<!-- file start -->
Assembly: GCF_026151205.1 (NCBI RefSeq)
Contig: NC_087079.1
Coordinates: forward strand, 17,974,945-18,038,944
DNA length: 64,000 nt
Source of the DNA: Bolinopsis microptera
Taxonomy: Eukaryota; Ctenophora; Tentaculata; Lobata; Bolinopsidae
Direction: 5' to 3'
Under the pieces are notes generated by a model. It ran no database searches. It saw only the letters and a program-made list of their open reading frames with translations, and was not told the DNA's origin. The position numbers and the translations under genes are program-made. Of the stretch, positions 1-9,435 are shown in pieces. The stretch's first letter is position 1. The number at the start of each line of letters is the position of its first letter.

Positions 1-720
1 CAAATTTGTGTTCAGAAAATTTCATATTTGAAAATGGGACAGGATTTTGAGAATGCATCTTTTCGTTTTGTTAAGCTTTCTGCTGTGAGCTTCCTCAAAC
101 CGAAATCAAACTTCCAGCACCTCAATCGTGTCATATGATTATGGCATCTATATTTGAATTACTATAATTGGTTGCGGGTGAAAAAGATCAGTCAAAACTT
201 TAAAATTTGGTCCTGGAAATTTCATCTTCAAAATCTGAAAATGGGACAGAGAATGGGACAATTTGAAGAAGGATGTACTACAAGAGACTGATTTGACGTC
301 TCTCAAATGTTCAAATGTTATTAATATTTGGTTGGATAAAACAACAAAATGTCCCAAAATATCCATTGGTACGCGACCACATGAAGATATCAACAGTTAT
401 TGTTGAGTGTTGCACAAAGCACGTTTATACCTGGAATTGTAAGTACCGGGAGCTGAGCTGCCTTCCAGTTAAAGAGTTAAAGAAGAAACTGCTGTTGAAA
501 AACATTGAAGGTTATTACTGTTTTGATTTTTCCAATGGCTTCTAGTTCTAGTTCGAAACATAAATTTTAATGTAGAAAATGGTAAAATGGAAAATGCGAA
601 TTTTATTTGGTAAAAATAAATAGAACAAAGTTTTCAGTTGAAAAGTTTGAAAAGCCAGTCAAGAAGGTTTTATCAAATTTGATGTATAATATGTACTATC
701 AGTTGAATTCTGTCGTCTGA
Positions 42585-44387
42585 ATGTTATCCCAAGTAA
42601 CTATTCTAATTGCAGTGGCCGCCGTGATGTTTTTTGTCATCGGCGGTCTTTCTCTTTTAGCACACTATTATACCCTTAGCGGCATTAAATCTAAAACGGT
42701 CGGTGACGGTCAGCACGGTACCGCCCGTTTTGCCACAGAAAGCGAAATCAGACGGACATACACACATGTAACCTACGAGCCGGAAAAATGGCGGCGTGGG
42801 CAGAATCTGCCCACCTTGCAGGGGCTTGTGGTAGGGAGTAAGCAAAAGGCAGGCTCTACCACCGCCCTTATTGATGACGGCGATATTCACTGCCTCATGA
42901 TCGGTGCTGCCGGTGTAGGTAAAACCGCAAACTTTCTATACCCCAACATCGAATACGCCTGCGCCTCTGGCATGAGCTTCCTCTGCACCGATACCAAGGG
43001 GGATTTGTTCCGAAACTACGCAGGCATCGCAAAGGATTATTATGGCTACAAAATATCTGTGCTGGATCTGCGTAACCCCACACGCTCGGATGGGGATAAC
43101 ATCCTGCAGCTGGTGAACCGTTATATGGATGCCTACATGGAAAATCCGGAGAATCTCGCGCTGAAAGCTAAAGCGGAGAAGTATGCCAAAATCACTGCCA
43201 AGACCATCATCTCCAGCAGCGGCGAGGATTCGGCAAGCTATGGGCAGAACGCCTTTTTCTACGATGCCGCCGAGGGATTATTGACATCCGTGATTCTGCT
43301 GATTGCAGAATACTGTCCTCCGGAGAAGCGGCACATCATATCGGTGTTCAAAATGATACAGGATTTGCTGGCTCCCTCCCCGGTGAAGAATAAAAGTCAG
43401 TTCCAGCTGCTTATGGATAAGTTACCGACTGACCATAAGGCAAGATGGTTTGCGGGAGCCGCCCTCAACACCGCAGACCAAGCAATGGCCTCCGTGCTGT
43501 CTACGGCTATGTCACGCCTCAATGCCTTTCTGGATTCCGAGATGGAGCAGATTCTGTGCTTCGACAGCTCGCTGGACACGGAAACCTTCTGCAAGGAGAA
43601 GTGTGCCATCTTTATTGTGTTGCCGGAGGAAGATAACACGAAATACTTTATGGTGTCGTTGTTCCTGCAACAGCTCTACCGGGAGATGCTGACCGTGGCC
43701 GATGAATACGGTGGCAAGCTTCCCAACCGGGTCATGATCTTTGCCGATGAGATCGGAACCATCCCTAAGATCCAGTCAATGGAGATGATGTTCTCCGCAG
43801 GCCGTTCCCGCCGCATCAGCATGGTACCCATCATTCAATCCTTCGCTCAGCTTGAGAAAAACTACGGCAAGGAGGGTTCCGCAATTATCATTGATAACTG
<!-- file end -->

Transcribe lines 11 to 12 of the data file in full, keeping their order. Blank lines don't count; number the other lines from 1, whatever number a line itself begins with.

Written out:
101 CGAAATCAAACTTCCAGCACCTCAATCGTGTCATATGATTATGGCATCTATATTTGAATTACTATAATTGGTTGCGGGTGAAAAAGATCAGTCAAAACTT
201 TAAAATTTGGTCCTGGAAATTTCATCTTCAAAATCTGAAAATGGGACAGAGAATGGGACAATTTGAAGAAGGATGTACTACAAGAGACTGATTTGACGTC